A look at five commercials that angered their original fan base.
MINYANVILLE ORIGINAL Good marketing can be a lot harder than it seems, especially when established companies are going after new customers. Sometimes in their efforts to create funny or eye-catching ads, marketing teams will go too far and find themselves in the middle of a controversy. The following is a list of companies who in the attempt of turning new consumers on to their products and services turned them off with what they were saying.
5. “I Am Not a Gamer.”-Nintendo
With the growing popularity of gaming industry and the successful merging of geek culture and pop culture in blockbusters like Marvel’s (NYSE:DIS) The Avengers and Wreck it Ralph, “Geek Chic” seems to be at a high-point in America. As such, the age old image of the gamer as being a social-outcast has quickly been abandoned as everyone from grandparents to frat-boys are playing games lately. So with all this progress being made why did Nintendo (PINK:NTDOY), one of the very hallmarks of gaming culture, decided to launch ads for its 3DS handheld with the phrase “I am not a gamer”. The ads all show accomplished and attractive girls, such as gold medalist Gabrielle Douglas and actress Dianna Agron, playing on the console and exclaiming Nintendo’s new catchphrase. Nintendo intention seemed to on reaching out to young girls, a growing but currently underrepresented demographic of the gaming community. Instead the Japanese company instigated the ire of its fanbase, who felt they were being dismissed, or else insulted. Perhaps worse, the ads may have played a role in the recent backlash against girls in gaming, wherein harassment and ridicule of has increased, forcing community members and journalists to address the issue. In the end, the ads were bad for girls, bad for gamers, and I doubt Nintendo felt a sales increase of it.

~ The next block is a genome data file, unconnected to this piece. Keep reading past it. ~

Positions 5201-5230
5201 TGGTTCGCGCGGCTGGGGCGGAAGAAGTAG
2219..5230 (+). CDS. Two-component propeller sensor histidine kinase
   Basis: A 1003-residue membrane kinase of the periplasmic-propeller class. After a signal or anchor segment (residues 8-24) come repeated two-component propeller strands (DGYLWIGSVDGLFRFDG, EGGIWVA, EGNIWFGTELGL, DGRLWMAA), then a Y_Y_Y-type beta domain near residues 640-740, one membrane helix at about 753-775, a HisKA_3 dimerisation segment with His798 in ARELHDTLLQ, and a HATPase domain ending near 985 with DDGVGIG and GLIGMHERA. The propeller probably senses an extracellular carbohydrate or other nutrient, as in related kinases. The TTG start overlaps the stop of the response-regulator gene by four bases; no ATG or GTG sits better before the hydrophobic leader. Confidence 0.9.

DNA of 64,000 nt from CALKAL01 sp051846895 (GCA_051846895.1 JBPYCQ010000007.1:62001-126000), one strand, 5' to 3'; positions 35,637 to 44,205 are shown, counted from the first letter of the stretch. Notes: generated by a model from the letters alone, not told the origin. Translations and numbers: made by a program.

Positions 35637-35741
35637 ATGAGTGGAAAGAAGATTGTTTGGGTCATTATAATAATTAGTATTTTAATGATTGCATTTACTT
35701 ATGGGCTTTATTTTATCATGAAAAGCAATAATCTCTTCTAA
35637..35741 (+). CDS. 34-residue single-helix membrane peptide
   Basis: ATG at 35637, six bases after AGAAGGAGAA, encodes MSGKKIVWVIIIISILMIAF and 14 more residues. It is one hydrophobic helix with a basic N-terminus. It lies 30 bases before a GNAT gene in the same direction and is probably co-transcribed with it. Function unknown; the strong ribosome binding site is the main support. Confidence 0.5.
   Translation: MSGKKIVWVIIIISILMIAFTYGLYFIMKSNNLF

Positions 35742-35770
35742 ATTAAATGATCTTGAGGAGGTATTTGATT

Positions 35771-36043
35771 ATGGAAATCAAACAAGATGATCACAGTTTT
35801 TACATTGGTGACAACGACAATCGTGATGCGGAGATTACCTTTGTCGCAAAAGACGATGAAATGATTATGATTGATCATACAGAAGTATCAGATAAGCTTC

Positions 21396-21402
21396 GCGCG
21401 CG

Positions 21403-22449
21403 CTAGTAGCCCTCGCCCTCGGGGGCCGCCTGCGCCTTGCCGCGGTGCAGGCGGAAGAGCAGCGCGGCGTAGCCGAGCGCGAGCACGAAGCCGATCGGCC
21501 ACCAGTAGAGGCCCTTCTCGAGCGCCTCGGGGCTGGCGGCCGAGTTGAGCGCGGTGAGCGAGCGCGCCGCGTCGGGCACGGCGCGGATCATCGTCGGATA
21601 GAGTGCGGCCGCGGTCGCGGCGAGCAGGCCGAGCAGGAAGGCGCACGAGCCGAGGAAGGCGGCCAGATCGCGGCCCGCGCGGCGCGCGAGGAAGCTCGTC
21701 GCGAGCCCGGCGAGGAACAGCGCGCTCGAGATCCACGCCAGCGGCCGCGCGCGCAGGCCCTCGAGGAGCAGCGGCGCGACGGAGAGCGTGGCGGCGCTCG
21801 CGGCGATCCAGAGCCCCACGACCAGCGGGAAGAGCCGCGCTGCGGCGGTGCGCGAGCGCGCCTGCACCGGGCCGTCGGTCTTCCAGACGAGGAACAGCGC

Nivea is pretty well known for its successful skin care line for women, but earlier this year the company decided that strengthening their line for men would be a good idea. Admittedly, it’s harder to get guys to care about their image so Nivea’s marketing guys appealed to their audience by using some aggressive language and imagery in its 2011 “Re-Civilize Yourself” campaign. However, the company didn’t think things through, and decided to run an ad for Esquire Magazine depicting a short hair and clean shaven black man in a button up shirt about to throw a black mask with an afro and a beard. Many readers felt that imagery was subtlety racist and voiced their disgust to Nivea. Nivea was quick to point out that the campaign had other ads featuring white men in similar circumstances, but still changed the direction of its campaign to make it less controversial.
2. “White PSP”- Sony
To be fair, nearly ALL of the early ads for the Sony’s (NYSE:SNE) PSP and PS3 were disasters, but the electronics maker’s 2006 ad for its white PSP was the first to start an actual controversy. When the Sony wanted to announce the arrival of their white PSP in the Netherlands, their choice of imagery made its potential consumers pretty uncomfortable. Sony’s Billboard depicted a blonde white woman dressed entirely in white aggressively grabbing a black woman dressed in all black. Naturally, this color scheme raised a considerable amount of racial tension and a good deal of complaints. In reality, the ad was only one of three that showed a back and forth struggle, though the fact that Sony wanted to display its products in conflict seems like a poor strategy in the first place. Sony later pulled the ad and issued an apology.
Groupon (NASDAQ:GRPN) gets little love on the markets these days, but it really turned people off with its 2011 SuperBowl XLV ads. For the game, the company launched three different commercials starring actors with the same conceit. The commercial would feign interest in particular social issue like saving whales or the rainforest, only to reveal that it was just an ad for the websites services. Admittedly this was in bad taste, but it was Groupon’s as that seemingly mocked the plights of Tibet, that caused an uproar. The ads were called both racist and ignorant, by multiple organization, with only Greenpeace willing to cut them some slack. Still due to overwhelming pressure on February 10, 2011, CEO Andrew Mason issued an apology and dropped the ads.